Sorry!! The article you are trying to read is not available now.

Muni Meltdown Continues to Dominate Headlines

Print comment Post Comments
The meltdown in the muni market continues to dominate the headlines.

The New York Times reports that policymakers are now working behind the scenes to come up with ways to permit states to declare bankruptcy, which they’re currently prohibited from doing.

Any effort to change that status would have to clear high constitutional hurdles because the states are considered sovereign, the NYT notes. “But proponents say some states are so burdened that the only feasible way out may be bankruptcy, giving Illinois, for example, the opportunity to do what General Motors did with the federal government’s aid.”

The back-and-forth between prominent analysts has certainly ratcheted up over this issue: On CNBC, Meredith Whitney, who is predicting 50 to 100 “significant” municipal-bond defaults, recently said she expected accelerated “outflows” from the municipal-bond market as state finances deteriorate in the next six months.

Bill Gross begs to differ. On Bloomberg Television, the soft-spoken bond king had this to say: “Ultimately, municipal bankruptcies will be at a lower level. I don’t subscribe to the theory that there will be lots of them.”

However, it looks like your friends have thought about this issue and made a decision: they’re stampeding out of the muni market.

According to the most recent data from EPFR, for the week ending January 19, investors pulled a record $3.6 billion from US municipal bond funds. Since November 11, investors have now pulled $17.6 billion out of these funds.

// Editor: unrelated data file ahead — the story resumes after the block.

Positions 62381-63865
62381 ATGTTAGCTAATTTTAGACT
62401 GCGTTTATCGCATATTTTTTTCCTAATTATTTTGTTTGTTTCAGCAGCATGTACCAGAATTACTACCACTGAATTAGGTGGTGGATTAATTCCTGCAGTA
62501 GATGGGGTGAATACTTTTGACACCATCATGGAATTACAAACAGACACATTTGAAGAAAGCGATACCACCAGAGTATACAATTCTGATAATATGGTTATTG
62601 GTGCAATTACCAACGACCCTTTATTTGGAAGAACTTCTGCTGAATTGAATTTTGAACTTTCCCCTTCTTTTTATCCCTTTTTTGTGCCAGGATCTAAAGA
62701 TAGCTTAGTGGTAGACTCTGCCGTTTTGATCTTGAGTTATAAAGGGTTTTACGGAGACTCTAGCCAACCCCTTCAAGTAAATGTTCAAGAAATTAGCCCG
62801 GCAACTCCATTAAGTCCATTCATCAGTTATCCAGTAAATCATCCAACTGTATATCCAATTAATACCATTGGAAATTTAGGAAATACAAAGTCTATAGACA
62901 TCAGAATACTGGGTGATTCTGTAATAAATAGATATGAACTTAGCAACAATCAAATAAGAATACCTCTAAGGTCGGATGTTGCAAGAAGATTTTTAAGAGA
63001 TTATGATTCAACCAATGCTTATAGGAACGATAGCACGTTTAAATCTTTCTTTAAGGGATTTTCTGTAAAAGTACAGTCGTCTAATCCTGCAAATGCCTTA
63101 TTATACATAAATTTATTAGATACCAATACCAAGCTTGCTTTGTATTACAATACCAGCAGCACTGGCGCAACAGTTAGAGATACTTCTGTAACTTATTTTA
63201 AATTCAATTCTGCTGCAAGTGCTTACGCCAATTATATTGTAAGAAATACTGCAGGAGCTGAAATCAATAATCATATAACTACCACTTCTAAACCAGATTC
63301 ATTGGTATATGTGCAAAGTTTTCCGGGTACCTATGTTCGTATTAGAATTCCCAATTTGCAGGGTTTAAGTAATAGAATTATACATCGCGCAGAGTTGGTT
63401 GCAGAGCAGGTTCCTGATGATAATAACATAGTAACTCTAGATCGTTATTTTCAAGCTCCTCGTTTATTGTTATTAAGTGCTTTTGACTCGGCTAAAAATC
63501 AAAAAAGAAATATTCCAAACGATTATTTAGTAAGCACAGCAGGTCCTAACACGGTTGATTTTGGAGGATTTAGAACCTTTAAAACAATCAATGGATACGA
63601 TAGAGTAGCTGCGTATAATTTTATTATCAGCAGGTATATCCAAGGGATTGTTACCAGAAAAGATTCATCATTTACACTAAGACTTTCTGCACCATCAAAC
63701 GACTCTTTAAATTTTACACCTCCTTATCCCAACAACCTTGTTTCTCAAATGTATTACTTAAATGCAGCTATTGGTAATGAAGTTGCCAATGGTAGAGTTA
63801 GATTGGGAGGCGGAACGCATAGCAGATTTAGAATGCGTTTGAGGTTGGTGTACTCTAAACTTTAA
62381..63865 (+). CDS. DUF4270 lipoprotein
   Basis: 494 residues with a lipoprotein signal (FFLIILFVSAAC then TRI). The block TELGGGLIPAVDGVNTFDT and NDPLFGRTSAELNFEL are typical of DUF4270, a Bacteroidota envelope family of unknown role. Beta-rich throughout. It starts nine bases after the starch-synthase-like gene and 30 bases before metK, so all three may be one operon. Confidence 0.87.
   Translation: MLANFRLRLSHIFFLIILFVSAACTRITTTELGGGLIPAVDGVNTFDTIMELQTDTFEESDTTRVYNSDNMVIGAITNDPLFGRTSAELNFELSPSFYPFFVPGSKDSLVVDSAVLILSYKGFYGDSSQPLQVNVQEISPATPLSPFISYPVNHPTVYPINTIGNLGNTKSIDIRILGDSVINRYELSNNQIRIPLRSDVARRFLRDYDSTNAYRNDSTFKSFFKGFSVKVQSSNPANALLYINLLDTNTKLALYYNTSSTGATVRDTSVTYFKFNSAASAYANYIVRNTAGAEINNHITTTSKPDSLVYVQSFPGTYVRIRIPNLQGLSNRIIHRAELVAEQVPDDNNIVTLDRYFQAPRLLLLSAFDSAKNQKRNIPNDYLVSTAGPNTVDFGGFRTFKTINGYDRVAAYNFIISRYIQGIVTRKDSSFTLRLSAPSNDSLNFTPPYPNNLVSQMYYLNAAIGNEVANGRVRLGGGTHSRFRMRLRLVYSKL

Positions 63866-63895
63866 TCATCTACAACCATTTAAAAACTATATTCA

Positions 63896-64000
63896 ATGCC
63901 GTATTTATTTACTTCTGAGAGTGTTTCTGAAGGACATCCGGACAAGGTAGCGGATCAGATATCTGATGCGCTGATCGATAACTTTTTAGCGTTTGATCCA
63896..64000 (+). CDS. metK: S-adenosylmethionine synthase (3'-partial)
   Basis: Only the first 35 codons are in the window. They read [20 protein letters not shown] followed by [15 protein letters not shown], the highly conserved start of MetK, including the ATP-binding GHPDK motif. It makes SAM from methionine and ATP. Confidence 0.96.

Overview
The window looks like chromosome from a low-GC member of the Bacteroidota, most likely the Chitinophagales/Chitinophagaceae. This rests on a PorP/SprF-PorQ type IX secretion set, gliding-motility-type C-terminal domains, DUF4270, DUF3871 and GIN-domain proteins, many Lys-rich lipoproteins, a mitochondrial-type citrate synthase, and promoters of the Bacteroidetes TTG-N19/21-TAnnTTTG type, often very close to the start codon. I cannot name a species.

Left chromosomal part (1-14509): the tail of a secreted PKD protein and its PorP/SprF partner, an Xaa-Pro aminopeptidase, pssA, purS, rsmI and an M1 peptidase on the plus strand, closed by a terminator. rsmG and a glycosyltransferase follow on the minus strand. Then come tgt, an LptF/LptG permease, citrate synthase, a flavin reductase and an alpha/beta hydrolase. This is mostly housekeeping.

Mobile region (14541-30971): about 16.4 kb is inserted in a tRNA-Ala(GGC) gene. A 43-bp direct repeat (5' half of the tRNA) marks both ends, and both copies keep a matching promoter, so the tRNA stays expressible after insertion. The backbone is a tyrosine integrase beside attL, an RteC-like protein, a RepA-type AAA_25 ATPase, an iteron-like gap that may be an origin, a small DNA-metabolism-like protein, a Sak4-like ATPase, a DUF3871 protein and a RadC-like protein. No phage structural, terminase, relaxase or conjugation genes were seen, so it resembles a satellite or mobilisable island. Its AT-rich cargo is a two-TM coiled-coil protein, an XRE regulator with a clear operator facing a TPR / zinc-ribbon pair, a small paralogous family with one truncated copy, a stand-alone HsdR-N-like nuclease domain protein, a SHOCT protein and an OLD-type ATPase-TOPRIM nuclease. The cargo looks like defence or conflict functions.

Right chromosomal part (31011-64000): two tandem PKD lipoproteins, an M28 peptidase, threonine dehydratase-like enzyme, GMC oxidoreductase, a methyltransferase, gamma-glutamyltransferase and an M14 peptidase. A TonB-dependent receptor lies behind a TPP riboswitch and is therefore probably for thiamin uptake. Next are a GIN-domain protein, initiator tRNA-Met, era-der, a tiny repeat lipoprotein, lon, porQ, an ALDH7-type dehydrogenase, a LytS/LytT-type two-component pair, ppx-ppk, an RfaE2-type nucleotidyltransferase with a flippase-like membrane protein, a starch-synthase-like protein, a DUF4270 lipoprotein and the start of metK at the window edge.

“The combination of municipal and state budget woes, with some threats of impending bankruptcy and possible defaults, and a US tax deal extending the Bush-era tax cuts for two years lessening demand for tax-exempt investments such as muni bonds are all weighing on investor minds,” say EPFR analysts.

So, if not munis, where are investors then eyeballing opportunity? Turns out, they’re becoming more comfortable with stocks in their own backyard.

Flows into all equity funds hit a five week high of $10.1 billion, of which $6.9 billion flowed into US Equity Funds. It was the sixth week of net inflows to US Equity Funds in the past seven weeks, amounting to total inflows of $17.3 billion for this period.

This comes on the heels of total outflows from all US Equity Funds of $49 billion in 2010.

Ok, the next question on this pop test: is this a bullish sign for domestic equities as new money can move the market higher? Or a bearish signal that should spook contrarians?
POSITION:  No positions in stocks mentioned.